Russia eyes $5bln in arms sales to Venezuela: Putin

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Russian may sell $5 billion worth of weapons to Venezuela, Prime Minister Vladimir Putin said after a visit to the South American nation.

Putin met Venezuelan President Hugo Chavez in Caracas last week to discuss oil, defence and nuclear energy cooperation, although no new no arms agreements were signed.

The United States expressed concern about possible arms proliferation following such a deal with Venezuela, one it’s most prominent foes in the region.

Chavez says his growing arsenal is aimed at countering a planned increase in the US military forces in neighbouring Colombia, Washington’s closest ally in Latin America.
“Our delegation has just returned from Venezuela and the overall volume of orders could exceed $5 billion,” Putin was quoted as saying by Russian news agencies at a meeting with arms industry officials.

Putin said the figure included $2.2 billion in credit lines for Russian arms received by Chavez during his eighth visit to Moscow in September, including T-72 tanks and the S-300 advanced anti-aircraft missile system, RIA news agency reported.

The reports did not give any further details.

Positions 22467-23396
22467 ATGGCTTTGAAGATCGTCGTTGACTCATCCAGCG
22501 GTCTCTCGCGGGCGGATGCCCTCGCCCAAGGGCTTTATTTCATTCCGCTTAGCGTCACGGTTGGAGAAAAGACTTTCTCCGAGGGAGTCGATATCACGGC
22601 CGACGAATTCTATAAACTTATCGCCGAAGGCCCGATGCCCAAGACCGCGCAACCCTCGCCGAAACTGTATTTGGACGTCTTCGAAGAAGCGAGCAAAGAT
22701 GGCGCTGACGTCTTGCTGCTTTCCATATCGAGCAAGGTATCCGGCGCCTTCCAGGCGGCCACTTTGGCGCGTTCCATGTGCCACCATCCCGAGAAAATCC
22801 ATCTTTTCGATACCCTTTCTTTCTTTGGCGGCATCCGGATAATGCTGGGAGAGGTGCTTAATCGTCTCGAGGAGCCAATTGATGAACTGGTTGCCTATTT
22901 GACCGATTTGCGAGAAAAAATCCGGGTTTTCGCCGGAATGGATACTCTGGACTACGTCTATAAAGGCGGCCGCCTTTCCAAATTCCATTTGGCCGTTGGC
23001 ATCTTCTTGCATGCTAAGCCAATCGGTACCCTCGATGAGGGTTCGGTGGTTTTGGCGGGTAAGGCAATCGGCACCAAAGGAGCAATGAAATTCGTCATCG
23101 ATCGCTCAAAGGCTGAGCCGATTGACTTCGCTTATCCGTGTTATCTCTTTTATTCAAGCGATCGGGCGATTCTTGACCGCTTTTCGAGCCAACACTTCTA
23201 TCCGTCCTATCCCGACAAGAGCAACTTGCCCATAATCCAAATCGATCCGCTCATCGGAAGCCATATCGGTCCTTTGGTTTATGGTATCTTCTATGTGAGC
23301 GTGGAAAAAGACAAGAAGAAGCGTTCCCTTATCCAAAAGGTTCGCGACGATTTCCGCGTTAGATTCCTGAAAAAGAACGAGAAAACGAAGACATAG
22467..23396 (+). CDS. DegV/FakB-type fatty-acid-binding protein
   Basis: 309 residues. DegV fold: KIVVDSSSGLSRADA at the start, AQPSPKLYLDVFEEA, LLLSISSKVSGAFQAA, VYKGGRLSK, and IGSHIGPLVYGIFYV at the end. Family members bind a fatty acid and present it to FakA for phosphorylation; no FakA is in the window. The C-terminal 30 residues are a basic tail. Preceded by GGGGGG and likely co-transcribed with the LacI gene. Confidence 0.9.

In Washington, State Department spokesperson P.J. Crowley told a news briefing:
“We’re hard pressed to see what legitimate defence needs Venezuela has for this equipment.”
“If Venezuela is going to increase its military hardware, we certainly don’t want to see this hardware migrate to other parts of the hemisphere.”

In recent years, Venezuela has bought more than $4 billion worth of weapons from Russia, from Sukhoi jet fighters to Kalashnikov assault rifles.

During his Moscow visit in September, Chavez recognized the independence of two pro-Russian rebel territories in Georgia. President Dmitry Medvedev said then that Russia would supply Venezuela with all the arms it asked for.

Chavez wants to reinforce the Venezuelan military with Russian missiles, tanks and diesel submarines. He says he wants to resist what he calls US imperialism in Latin America.

Pic: T72 Tanks



Source: www.af.reuters.com